The question Wal-Mart (WMT) shareholders is asking today is whether reports of widespread bribery in Mexico are material to their holdings. The short answer is no.
Wal-Mart booked $446 billion in revenue last year, taking $15.7 billion of that to the bottom line. With shares falling below $60 in early trade, an implied PE of under 14 [against 25.5 for rival Costco (COST)] many will see it as a long-term bargain, especially with a dividend yielding over 2.5%.
Besides, WMT owns "only" 69% of the Mexican unit, which trades separately as OTCQX:WMMVY. What the savviest traders are doing today is shorting that issue. The Mexican unit had revenues of $29.1 billion last year, net income of $1.7 billion. But it's growing faster than the parent and, since it's trading at more than twice the PE of the parent, it can probably take the hit.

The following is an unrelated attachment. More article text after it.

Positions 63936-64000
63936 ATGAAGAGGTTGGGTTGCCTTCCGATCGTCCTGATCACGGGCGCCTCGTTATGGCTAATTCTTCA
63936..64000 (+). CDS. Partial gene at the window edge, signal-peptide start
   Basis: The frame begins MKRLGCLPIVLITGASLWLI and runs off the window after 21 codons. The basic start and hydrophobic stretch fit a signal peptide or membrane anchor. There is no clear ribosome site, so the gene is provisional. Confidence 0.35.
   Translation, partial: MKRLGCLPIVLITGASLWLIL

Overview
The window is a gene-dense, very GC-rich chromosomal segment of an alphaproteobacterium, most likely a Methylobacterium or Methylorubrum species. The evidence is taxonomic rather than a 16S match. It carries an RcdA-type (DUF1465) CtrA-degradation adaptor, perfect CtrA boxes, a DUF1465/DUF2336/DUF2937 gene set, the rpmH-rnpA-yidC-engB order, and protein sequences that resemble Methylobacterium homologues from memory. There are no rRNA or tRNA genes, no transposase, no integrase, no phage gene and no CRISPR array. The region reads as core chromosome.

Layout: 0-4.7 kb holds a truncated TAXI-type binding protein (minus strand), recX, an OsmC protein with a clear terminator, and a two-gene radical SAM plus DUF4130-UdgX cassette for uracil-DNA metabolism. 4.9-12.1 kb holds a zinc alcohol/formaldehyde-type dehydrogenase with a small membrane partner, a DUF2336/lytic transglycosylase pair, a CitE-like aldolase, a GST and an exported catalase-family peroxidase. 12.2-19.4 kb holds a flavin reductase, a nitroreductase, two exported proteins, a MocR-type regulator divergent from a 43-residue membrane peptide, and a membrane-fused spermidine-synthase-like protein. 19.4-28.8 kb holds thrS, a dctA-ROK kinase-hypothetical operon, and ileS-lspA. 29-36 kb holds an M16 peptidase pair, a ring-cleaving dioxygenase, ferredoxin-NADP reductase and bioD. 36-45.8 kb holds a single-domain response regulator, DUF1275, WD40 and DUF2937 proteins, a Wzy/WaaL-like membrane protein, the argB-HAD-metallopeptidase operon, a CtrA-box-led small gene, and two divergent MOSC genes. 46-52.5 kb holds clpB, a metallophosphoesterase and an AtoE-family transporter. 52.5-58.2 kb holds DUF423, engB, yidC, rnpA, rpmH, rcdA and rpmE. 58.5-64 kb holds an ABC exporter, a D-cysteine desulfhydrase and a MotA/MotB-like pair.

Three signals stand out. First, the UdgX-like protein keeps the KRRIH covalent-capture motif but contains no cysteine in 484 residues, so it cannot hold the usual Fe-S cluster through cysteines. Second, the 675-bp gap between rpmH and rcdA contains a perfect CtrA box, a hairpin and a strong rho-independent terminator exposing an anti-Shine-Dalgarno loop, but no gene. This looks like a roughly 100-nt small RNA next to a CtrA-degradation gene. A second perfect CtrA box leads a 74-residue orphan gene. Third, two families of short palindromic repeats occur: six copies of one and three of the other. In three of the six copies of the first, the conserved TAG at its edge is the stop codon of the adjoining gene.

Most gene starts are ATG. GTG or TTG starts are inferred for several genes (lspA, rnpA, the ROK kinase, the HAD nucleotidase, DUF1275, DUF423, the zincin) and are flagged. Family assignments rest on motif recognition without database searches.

So what's the big deal? Why is Wal-Mart sending out statements saying it's shocked, shocked that gambling is going on here and promising to arrest all the usual suspects?
The story plays into a negative narrative, on top of claims of pay discrimination in the U.S., that could further tilt the retailing playing field in the U.S. toward Costco and other competitors.
We're talking about the Foreign Corrupt Practices Act (FCPA) and the former executive most directly involved, Sergio Cicero Zapata, may have other tales to tell.
Wal-Mart CEO Mike Duke was put in charge of the company's international unit in 2005 and may be questioned.
Wal-Mart's argument that this is "old news" doesn't wash. The FCPA carries criminal penalties and applies in many other countries through the OECD. In theory Wal-Mart could be kept from government contracts, and its operations in other markets could be hampered.
There is a reason why retailing is the toughest foreign nut for American companies to crack. The range of possible problems is enormous. And when you're talking about a company like Wal-Mart, that can absolutely dominate a market's retailing fairly quickly (as it is doing in Mexico) the danger is even more substantial.
Frankly, I think the need to find a model for smaller stores is more material to Wal-Mart's future success than the FCPA, but the stain here is unlikely to come off soon. So long as you know that, you may yet find an attractive entry point for buying shares.